Two months after finding out that the Zenmuse H3-3D is NOT a standalone device, i opted for the official version, and bought a NAZA M V-2 flight controller.
expensive flight controller in a RC-car doesn’t really make sense at first, but considering the massive amount of functions it hosts, it does make sense after all.
With the NAZA-MV2 fully integrated i could use the following functions:
- GPS waypoints, means i can set waypoints on google maps and the car drives autonomous.
- Steering stabilisation, means it countersteers on slippery ground or while excellerating.
- The NAZA can host a seperate servo driven Gimbal, probably for a second fpv cam etc
- Active (probably servo driven) Suspension, as i can read out the sensor data of the gyros
- Return-to-home function
- On-Screen-Display, artificial horizon, speed, altitude etc in my fpv set.
BUT it also means, that i have to “translate” the flight controllers servo signals to a servo signal that makes sense for a cars steering servo, with an arduino.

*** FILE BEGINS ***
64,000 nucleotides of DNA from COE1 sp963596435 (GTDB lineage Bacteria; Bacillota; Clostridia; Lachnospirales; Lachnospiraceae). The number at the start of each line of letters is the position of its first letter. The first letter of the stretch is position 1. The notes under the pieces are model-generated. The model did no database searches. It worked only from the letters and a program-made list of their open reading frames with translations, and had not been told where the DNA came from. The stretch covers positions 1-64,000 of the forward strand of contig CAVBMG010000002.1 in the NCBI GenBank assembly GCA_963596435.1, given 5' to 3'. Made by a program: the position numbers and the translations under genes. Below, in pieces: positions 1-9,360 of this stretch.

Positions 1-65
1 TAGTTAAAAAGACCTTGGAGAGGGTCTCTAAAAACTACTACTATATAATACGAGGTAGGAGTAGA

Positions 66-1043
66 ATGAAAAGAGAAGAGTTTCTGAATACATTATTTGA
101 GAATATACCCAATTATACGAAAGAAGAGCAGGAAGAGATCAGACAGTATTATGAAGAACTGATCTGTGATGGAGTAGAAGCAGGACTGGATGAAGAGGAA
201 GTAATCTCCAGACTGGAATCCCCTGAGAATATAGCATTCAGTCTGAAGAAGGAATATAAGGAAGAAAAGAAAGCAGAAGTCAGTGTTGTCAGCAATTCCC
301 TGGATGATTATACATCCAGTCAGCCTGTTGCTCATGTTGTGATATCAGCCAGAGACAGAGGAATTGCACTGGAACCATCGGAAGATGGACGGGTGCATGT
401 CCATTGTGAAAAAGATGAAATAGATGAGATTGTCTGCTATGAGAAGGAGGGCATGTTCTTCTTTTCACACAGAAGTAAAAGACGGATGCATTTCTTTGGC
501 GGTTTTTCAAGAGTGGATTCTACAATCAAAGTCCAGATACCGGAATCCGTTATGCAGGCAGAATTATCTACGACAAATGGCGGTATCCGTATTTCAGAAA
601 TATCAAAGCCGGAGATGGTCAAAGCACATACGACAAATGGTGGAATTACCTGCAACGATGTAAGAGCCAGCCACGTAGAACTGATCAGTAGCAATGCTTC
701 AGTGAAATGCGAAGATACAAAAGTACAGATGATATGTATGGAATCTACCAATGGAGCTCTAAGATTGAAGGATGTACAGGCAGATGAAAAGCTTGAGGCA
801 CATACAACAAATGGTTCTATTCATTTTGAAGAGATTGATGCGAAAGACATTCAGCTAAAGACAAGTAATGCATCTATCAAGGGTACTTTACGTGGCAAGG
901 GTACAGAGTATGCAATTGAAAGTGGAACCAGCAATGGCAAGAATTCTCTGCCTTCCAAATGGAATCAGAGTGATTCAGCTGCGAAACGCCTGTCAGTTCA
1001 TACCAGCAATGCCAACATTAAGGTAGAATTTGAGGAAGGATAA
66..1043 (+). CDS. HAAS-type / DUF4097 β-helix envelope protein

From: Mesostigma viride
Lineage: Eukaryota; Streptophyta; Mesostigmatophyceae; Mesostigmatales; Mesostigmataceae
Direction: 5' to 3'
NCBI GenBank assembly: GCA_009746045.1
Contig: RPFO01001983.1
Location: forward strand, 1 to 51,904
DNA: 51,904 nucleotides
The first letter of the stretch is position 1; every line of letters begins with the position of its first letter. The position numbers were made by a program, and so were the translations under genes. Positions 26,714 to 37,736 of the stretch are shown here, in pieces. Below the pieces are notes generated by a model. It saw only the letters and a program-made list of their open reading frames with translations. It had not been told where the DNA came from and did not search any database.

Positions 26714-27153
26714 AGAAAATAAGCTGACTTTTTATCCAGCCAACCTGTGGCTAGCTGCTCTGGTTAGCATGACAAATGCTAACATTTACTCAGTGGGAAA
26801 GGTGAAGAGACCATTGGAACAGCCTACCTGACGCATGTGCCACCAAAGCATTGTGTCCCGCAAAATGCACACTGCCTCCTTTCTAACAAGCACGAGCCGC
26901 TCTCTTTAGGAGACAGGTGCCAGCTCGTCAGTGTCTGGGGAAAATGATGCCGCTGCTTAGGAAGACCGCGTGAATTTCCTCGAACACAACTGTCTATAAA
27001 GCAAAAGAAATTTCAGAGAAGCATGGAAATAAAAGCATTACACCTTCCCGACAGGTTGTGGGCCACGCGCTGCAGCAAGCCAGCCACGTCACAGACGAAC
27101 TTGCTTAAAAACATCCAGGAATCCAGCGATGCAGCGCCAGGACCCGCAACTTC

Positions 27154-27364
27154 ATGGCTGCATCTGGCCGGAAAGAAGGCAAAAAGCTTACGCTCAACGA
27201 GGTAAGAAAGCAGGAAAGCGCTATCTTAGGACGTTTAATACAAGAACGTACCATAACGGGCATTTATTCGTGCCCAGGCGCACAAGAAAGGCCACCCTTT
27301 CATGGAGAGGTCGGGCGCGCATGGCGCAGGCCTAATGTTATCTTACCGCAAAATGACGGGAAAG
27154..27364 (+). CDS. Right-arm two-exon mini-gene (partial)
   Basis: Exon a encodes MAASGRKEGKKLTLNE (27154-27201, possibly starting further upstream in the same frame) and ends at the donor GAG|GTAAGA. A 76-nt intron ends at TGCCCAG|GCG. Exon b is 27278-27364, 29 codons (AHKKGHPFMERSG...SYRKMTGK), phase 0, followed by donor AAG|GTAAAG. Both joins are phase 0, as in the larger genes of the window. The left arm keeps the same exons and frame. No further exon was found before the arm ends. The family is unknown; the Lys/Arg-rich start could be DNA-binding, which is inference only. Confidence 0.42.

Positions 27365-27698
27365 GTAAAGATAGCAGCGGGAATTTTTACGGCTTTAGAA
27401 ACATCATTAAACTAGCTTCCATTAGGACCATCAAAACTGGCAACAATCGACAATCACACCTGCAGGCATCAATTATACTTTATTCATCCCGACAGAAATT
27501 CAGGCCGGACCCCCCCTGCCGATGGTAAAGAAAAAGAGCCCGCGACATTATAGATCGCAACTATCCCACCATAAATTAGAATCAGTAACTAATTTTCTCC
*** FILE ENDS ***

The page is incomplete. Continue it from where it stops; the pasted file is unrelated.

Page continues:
The good thing is, that the NAZA M-V2 operates completely standalone, and does not need any servosignals from the Rx to start-up and run. Therefore it just needs power and thats it. There is one channel reserved for H3-3D functions, i will integrate this one of course.
As you can see on the closeup i tried to keep everything clean, and drilled holes in the chassis to ziplock all cables to the car.
The NAZA manual says to keep everything cool, i stapled them on top of each other anyway, but made a small nuzzle in the body that sucks in air. It’s hard to find a flat surface in this car, so that the controller can set itself up on startup, so i had to staple them.
Staying at the shocks, i gotta have to say, my waterballoon shocks-covers dematerialized themself, because of the shocks oil.
So this is not a good idea because the sticky yellow balloon is all over the shocks now.
I added a small plastic mirror which works great.